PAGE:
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We’re mere months away from seeing Noah, the latest film from Darren Aronofsky, and a new poster has been released to remind us that the flood is coming. It shows a frightening-looking Russell Crowe with a weapon and lots of rain, all but disregarding the film’s impressive supporting cast, and the story’s presumed religious elements. Even so, it’s a striking poster that’ll potentially get people interested despite its simplicity. Check it out below. Read More »
We’re fascinated with Noah, from Darren Aronofsky. The filmmaker has merged the sacred and the profane before, but never on this scale, and rarely for the sort of wide audience that a biblical epic like Noah is likely to draw. And we’re still trying to get a sense of what the film really is — as is Paramount, if reports are any indication. So the trailers so far have been strange, with spatters of character clues and a good hint of spectacle, but I feel like we’re really only seeing a small part of what the film will be.
Below, there’s a new Japanese trailer for Noah, and despite the fact that it is cut for an audience that might not approach the film in the same way a conservative American audience might (and that’s an audience that Paramount very much wants and needs for this movie) it still treads along a path very similar to what’s been used of the domestic sales pitch.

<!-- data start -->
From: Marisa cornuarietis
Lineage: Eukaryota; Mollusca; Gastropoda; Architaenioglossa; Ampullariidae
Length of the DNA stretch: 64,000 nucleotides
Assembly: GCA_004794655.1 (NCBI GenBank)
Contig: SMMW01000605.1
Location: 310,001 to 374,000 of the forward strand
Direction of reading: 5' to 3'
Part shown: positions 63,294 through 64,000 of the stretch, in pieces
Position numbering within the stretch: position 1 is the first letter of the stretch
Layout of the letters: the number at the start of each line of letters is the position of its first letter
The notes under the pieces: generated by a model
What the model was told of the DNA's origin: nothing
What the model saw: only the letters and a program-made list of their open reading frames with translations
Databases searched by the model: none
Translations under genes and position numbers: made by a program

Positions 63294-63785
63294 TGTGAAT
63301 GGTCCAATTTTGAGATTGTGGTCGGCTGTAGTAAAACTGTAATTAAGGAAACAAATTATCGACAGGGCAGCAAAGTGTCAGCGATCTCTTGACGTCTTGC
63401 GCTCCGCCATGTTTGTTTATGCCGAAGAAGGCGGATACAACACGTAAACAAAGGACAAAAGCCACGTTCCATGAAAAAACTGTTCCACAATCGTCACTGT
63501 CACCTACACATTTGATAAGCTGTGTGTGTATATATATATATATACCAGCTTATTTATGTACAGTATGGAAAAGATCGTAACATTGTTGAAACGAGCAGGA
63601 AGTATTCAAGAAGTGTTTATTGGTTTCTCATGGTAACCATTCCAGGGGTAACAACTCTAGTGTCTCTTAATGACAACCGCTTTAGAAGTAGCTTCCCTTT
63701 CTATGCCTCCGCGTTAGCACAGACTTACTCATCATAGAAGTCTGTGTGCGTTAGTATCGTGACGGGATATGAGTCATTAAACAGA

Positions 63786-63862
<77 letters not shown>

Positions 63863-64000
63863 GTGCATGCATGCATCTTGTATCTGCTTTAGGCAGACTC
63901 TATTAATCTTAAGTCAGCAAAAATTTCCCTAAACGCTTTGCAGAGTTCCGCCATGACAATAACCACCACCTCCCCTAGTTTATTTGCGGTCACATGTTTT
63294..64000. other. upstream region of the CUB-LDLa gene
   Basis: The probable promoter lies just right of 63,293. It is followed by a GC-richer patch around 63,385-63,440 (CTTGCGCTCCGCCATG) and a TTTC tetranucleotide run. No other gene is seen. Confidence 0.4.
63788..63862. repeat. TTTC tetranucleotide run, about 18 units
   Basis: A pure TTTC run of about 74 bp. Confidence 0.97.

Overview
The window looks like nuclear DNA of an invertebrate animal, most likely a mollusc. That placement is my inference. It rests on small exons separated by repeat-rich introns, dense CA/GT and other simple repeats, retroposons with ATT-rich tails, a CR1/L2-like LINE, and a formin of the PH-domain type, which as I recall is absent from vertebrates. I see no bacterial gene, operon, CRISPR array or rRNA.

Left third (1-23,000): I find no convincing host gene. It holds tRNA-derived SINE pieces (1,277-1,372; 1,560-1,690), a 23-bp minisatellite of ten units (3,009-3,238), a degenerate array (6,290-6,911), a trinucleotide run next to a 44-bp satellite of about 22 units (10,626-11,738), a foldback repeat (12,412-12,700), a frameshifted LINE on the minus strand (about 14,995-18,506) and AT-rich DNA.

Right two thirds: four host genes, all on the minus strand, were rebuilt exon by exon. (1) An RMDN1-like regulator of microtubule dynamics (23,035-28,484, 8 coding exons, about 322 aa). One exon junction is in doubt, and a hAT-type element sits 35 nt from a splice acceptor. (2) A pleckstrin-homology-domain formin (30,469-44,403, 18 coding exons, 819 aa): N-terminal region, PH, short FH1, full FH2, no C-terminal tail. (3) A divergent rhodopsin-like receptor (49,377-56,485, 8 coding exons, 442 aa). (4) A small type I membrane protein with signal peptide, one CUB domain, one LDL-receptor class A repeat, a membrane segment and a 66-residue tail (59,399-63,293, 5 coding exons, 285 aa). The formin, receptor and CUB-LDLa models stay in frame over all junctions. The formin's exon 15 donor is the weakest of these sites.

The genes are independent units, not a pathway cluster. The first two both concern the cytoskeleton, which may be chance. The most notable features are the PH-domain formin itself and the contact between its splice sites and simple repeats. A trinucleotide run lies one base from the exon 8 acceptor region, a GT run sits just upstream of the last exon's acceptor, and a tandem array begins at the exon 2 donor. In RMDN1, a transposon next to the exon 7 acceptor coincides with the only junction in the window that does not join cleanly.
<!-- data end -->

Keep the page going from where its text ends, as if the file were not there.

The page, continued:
But there’s some new footage here, including a hint or two that the voyage through the flood is particularly rough. Read More »
The story of Noah and the ark that preserved some of Earth’s creatures against God’s wrathful flood is one of our most well-known tales, but with Darren Aronofsky doing the telling it’s safe to assume the film Noah will feature some new angles. Russell Crowe plays the devout man given advance word that the flood is coming, and Ray Winstone is the king who — for reasons we don’t entirely know — isn’t thrilled that Noah is building a massive boat in the middle of his kingdom.
Here’s a new international trailer for the film. It may rearrange the money shots from the first trailer, but there a good bit of new footage sprinkled in to hold everything together. The extra footage of the beginning of the flood is really tremendous; this movie looks like a strange beast, but it will be exciting to see Aronofsky play on such a gigantic scale. Read More »
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Posted on Thursday, November 21st, 2013 by Angie Han
Before Jesse Pinkman ever fell under the sway of Mr. White, Aaron Paul had already made an impression on TV audiences as Scott, gentle suitor to Sarah (Amanda Seyfried) on Big Love. The cute couple made their last appearance in the show’s 2011 finale, but the actors are now set to team up on the big screen for Fathers and Daughters.
Directed by Gabriele Muccino and written by Brad Desch, the Black List drama stars Russell Crowe and Seyfried as a father and daughter with a difficult relationship. Hit the jump for more details on the project.